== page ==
Post Pandemic Hospital Design
Healthcare workers across the world have been at the front lines of the coronavirus pandemic. Hospitals reaching capacity and shortages of necessary supplies all while working in the highest risk of environments. As such, some innovative solutions have been utilised to cope with the influx of highly contagious patients to ensure enough beds are available without further outbreaks.
As a result of this pandemic highlighting the shortfalls in health care systems and design globally, resolving these issues where possible before the next mass-scale health crises is critically important.
Some key concerns include:
More remote healthcare services, telehealth
Hospitals design anticipating more surge capacity
The adoption of prefabricated/modular components, allowing for greater flexibility
Hospitals need to be more flexible not only in the number of patients they can handle, but the way in which they can handle them. By being able to rapidly transform spaces in scale and isolate areas efficiently, such as ICU units converting into COVID-19 units as some hospitals have done, hospitals can rapidly deal with influxes of patients and prevent further outbreaks. To do so, it needs to be possible to easily cordon off areas of the hospital to mitigate the spread of an infectious disease. This requires, for instance, physically walling the areas off and advanced HVAC systems that can appropriately purify the air.
Modular design in hospital construction is also likely to become more prevalent. Modular design allows for custom-building spaces, including movable walls to adjust capacity and the ability to seal off areas from the rest of the hospital. Modular units also give hospitals the flexibility to devote the bulk of its space to a health crisis without having to curtail non-life-threatening surgeries or treatments. A modular wing of a hospital remains open and treat patients receiving elective surgery without jeopardizing their health, safely cloistered off from the main hospital unit, even equipped with a separate ventilation system.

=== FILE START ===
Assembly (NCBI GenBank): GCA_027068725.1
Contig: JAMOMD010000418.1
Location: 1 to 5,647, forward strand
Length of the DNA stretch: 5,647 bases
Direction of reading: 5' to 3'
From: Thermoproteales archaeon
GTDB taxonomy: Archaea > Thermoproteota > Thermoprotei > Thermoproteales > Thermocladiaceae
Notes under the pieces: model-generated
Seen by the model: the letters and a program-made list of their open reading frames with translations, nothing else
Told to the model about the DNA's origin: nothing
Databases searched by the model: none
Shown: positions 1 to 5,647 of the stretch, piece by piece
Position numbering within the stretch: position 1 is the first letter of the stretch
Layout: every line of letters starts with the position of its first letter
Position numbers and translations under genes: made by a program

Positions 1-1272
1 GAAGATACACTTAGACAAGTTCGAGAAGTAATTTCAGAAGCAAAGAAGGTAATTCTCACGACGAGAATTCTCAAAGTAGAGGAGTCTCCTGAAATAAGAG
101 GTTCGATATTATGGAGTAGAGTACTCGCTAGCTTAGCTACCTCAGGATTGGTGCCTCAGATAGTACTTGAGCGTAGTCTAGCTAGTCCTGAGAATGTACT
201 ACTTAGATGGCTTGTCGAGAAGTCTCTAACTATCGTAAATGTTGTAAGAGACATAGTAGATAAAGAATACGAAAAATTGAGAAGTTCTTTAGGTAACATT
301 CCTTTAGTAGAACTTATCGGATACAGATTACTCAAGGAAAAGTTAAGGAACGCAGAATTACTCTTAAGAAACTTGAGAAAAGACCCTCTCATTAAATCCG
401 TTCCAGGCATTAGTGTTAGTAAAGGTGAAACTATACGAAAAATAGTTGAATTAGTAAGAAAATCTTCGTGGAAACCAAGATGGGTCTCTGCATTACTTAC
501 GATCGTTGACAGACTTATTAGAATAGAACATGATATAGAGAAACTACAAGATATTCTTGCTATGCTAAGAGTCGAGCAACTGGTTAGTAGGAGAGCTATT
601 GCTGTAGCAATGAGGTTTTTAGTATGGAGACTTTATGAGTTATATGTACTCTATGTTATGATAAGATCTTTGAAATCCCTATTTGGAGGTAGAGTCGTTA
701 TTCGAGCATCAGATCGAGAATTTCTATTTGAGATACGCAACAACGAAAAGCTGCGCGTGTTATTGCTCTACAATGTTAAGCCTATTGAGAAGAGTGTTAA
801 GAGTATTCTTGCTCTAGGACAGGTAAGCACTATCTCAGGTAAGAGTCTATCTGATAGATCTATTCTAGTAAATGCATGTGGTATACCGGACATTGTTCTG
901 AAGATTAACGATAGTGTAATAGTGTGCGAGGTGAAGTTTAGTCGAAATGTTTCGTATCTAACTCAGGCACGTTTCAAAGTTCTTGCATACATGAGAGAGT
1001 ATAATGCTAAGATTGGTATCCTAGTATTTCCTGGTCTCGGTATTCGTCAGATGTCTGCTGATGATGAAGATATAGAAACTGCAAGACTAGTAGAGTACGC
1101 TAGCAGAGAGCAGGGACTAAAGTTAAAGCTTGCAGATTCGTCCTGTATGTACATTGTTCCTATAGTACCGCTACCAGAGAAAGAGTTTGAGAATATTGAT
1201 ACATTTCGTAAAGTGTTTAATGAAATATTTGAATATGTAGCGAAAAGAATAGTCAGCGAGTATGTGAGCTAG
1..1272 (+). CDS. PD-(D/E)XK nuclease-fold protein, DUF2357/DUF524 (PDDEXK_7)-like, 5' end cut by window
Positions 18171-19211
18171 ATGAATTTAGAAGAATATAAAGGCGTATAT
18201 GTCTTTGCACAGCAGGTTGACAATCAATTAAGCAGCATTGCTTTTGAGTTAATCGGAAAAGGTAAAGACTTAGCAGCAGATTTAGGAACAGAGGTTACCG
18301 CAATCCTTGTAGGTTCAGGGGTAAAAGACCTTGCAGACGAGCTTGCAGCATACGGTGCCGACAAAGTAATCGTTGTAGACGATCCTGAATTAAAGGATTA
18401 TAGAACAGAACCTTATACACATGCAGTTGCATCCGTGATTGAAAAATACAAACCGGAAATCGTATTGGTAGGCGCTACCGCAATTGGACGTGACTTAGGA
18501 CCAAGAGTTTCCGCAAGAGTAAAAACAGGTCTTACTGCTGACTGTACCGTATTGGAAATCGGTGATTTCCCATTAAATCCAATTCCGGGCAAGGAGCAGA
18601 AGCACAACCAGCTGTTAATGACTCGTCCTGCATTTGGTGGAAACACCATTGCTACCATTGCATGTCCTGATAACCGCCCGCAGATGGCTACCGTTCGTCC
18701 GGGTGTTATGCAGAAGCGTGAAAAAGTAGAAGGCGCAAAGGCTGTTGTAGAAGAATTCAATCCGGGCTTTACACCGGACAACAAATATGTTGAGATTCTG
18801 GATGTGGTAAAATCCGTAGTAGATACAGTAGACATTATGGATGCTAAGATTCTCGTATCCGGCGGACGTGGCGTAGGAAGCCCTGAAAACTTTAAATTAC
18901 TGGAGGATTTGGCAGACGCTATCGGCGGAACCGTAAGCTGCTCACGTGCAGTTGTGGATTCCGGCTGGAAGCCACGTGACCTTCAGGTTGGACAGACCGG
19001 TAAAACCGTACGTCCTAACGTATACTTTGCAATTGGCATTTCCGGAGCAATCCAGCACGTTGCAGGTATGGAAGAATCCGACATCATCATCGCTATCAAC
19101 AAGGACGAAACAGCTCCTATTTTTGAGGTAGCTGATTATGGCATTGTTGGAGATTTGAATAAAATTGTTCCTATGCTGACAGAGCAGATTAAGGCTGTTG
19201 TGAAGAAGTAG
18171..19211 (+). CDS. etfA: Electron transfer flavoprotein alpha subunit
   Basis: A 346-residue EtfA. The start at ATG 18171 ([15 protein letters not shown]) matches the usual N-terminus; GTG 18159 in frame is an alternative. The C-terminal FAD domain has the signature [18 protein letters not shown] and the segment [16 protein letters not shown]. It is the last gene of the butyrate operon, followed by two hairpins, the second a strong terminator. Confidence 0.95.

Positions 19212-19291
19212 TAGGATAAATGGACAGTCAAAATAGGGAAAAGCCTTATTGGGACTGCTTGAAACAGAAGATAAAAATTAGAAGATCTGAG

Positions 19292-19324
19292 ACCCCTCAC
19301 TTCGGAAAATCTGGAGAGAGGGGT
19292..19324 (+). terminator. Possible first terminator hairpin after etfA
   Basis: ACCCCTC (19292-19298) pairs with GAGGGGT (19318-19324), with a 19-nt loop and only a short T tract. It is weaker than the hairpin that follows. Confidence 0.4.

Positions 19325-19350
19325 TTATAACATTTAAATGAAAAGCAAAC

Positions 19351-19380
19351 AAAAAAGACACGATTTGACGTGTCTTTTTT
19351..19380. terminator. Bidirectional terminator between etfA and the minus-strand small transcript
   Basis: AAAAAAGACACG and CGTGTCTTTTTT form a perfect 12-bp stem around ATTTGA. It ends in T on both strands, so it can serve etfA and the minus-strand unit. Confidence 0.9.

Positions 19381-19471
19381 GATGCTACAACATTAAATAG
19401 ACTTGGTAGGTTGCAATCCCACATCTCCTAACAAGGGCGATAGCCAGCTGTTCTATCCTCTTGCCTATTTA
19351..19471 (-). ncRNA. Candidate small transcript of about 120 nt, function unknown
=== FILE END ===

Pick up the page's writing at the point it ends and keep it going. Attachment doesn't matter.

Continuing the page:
Changing Where Care is Delivered
Hospitals are designed differently than most buildings. Large elevators and wide hallways need to accommodate patients on hospital beds being moved around the facility. However, most were not designed to withstand such a rapid influx of patients as seen this year. This led to the construction of so-called alternative care facilities (ACFs), which helped ensure any patient who needed a bed, or a ventilator could get them. Field hospitals were set up in some countries at convention centres, playing fields, and even parking lots. Some of these sites included thousands of temporary beds with medical the equipment needed to treat patients.
The future of medical centres is likely to include so-called micro-hospitals. These smaller in scale emergency care facilities are designed for shorter stays to help patients avoid longer waits and can provide the same level of care as larger hospitals.
These tiny hospital centres can already be found in some places, seen as a potential solution to address the inequality around access to care during a pandemic. In addition to taking some pressure off larger hospitals, micro-hospitals can be quickly built according to an area specific needs, even in communities typically underserved by existing infrastructure. This in conjunction with increased investment in non-face-to-face health services would offer citizens an urban environment better prepared for another pandemic event.